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Ireland day 0020. Monday 18 October 2021- Slane

Ireland day 0020. Monday 18 October 2021- Slane
Today’s summary Tried to walk from Broadboyne Bridge to Slane on the Boyne path but too overgrown to be enjoyable.   Did about 2km then returned and did part of the other end from the Slane ramparts
Today’s weather Re- run of yesterday.   Rain overnight then dry, mild and cloudy all day.  No wind.   About 17C
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Today’s overview location
(the red cross in a circle shows where Val and I are at the moment)
Close-up location
Boyne path is on the left of the map, Slane Ramparts on right
(Click first button for gpx of the first walk on Boyne path and second button for the later walk on the Slane Ramparts)
Boyne path
Slane ramparts
Commentary

Every morning, I’m always surprised by how long it takes to complete the basic chores of just existing before you can even begin to think about doing anything more interesting with the day.   Today was no exception and by the time breakfast had been cooked served and eaten, friends back in the UK FaceTimed, packed lunches made and the washing up done, it was already nearly 12 o’clock.   That limited our options for the afternoon and left me wishing for a dishwasher.   We also realised with a shock that we do need to get a bit better organised because in a couple of weeks’ time the clocks go back and we will lose a valuable hour of afternoon daylight.

So a closer examination of my map showed that the Boyne Ramparts walk – which we explored last Thursday – appeared to extend a further 7km downstream from our last start / finish point at Broadboyne all the way to Slane.   It would make an ideal there-and-back walk for the afternoon, with perhaps even a picturesque coffee shop in Slane at the mid-point to offer refreshment.

But things didn’t turn out quite like that.   As soon as we set off, we realised, after fording a stream and scrambling up a steep mud bank into a dense forest, that this wasn’t going to be like the Boyne Ramparts walk.   We eventually picked up a thin path heading roughly down-river and lavishly decorated with threatening “No Entry” and “Private Property” signs.   We pressed on for 45 minutes or so but after swimming through a sea of nettles and interminable mud, and realising that if we ever did make it to Slane we would have to face all this again on the way back, so we decided that discretion was the better part of valour and turned back to the start.   Another reminder that proper paths are quite literally thin on the ground in this part of the world.

We drove round to Slane to attack the eastern end of the walk – which had at least been granted a proper name (the “Slane Ramparts Walk”) – making it sound a bit more hopeful.  It turned out that this end of the walk was much better maintained so we pressed upstream as far as we could before running out of time and turning back.   It’s a bit frustrating not knowing how for the “good” path from the east ran before deteriorating into the “bad” path from the west – for all we know, we could have been only a hundred meters from that point when we turned back on our first excursion.   It will just have to be a subject for further investigation on another day – ideally with an earlier start and thicker clothes to protect against the nettles.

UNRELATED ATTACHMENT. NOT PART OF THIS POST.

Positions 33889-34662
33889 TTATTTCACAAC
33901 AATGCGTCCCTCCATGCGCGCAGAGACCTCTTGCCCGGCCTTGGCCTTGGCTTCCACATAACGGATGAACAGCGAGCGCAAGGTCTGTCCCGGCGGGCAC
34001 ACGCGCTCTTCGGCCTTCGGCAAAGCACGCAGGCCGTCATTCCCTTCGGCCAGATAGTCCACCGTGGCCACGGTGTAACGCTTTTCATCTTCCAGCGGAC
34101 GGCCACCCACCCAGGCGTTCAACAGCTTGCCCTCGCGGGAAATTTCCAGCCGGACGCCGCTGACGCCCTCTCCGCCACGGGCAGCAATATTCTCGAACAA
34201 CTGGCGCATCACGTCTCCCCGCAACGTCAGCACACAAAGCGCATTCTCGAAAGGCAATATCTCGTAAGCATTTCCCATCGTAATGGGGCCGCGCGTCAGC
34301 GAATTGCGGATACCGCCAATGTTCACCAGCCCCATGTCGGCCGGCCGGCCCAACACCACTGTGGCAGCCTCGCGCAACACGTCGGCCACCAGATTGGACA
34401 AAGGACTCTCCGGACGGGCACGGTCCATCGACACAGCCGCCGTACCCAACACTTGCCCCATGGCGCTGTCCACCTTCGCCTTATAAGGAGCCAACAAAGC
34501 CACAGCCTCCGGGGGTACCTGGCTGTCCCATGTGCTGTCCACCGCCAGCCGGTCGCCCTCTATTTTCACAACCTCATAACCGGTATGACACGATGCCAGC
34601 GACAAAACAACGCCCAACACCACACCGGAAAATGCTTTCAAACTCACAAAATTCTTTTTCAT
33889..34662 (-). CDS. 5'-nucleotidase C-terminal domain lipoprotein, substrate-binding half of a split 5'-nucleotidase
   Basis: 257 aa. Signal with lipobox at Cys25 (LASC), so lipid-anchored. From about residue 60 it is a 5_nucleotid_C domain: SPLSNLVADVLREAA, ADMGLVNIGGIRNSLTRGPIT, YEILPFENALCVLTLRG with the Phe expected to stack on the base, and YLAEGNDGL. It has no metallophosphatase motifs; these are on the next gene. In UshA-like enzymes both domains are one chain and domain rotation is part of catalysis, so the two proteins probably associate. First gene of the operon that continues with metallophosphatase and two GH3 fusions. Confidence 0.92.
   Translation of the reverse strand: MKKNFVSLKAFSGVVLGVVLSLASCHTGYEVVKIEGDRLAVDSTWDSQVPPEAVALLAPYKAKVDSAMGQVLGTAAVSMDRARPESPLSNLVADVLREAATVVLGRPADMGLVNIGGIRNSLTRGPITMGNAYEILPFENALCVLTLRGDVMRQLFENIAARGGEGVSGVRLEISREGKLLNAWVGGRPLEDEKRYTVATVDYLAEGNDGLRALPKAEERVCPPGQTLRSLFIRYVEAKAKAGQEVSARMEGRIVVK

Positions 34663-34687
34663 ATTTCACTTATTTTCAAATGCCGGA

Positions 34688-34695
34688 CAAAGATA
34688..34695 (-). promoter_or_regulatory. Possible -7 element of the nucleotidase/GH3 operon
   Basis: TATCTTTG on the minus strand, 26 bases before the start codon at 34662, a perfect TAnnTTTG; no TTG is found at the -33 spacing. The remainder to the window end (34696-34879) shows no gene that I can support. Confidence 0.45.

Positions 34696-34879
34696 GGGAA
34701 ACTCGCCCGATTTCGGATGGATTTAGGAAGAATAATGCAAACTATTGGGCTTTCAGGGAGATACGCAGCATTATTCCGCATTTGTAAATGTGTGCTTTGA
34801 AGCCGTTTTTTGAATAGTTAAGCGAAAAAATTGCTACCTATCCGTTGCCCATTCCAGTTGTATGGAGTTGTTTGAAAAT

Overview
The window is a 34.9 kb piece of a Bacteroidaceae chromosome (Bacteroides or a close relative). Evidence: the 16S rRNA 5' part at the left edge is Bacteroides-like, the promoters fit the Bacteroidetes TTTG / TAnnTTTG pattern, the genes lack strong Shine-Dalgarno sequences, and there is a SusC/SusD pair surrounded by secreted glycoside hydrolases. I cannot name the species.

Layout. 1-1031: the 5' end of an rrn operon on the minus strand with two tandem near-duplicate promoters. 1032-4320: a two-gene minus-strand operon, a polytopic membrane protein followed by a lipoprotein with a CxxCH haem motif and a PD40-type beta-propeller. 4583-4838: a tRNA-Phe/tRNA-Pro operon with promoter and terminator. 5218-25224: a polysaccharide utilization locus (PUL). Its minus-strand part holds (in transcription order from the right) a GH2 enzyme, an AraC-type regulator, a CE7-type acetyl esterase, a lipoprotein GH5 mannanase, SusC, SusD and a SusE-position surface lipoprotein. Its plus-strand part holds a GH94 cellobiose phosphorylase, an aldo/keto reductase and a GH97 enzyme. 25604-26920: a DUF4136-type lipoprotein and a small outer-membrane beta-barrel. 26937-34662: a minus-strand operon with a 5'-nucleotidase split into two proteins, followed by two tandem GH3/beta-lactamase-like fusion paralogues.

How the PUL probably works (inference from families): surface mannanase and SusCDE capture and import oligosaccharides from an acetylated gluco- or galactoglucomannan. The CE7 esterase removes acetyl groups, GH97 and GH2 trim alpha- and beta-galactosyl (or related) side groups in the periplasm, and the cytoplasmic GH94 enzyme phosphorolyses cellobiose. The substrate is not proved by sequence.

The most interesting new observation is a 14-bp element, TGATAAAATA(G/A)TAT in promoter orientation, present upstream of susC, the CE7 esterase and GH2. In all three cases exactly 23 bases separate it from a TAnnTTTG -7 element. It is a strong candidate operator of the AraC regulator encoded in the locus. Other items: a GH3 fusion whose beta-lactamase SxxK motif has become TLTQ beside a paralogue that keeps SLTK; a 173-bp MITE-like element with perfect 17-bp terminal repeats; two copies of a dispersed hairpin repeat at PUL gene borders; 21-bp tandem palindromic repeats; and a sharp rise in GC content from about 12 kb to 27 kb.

So now we’re back in the cottage attending to the evening chores.   I’ve been chopping wood, doing more washing up and changing the bed linen, and Val has been busy with her third on-line Irish Gaelic Zoom lesson.   We haven’t decided yet what tomorrow’s agenda will hold but I have a strong suspicion that it’s going to involved no doubt frustrating bureaucracy chasing up our PPS applications – submitted over a week ago now, still with no feedback.   But that’s for later – now it’s time to break open that delectable bottle of Nuits St. Tesco that has been tempting me, siren-like, from the top of the microwave for the last three days.

 

 

Today’s photos (click to enlarge)

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One of many ruins you come across in the countryside.   I think Ireland’s sudden influx of wealth has allowed people to build smart brand new properties from scratch (which are numerous) without having to go through the intermediate stage of doing incremental improvements to the existing housing stock.   Who knows what will happen to these dilapidated but in many cases beautiful old buildings? Here we are, heading into Narnia
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The abundant fungi are the result of the equally abundant rain The path eventually dissolved into a near impenetrable sea of mud and nettles.   Soon after this we decided we had had enough and retraced our footsteps to the start.   We both got stung through sleeves and trousers and are still nursing the wounds this evening
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I don’t think particulate controls have reached this part of rural Co Meath yet Slane castle on the left, with the natural amphitheatre on the right which has hosted various gods from the rock pantheon.   Also the place where Bono stayed and U2 recorded “Unforgettable Fire”
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Val having a Diana moment on Slane Guard Lock 8, which is almost as romantic as the Taj Mahal
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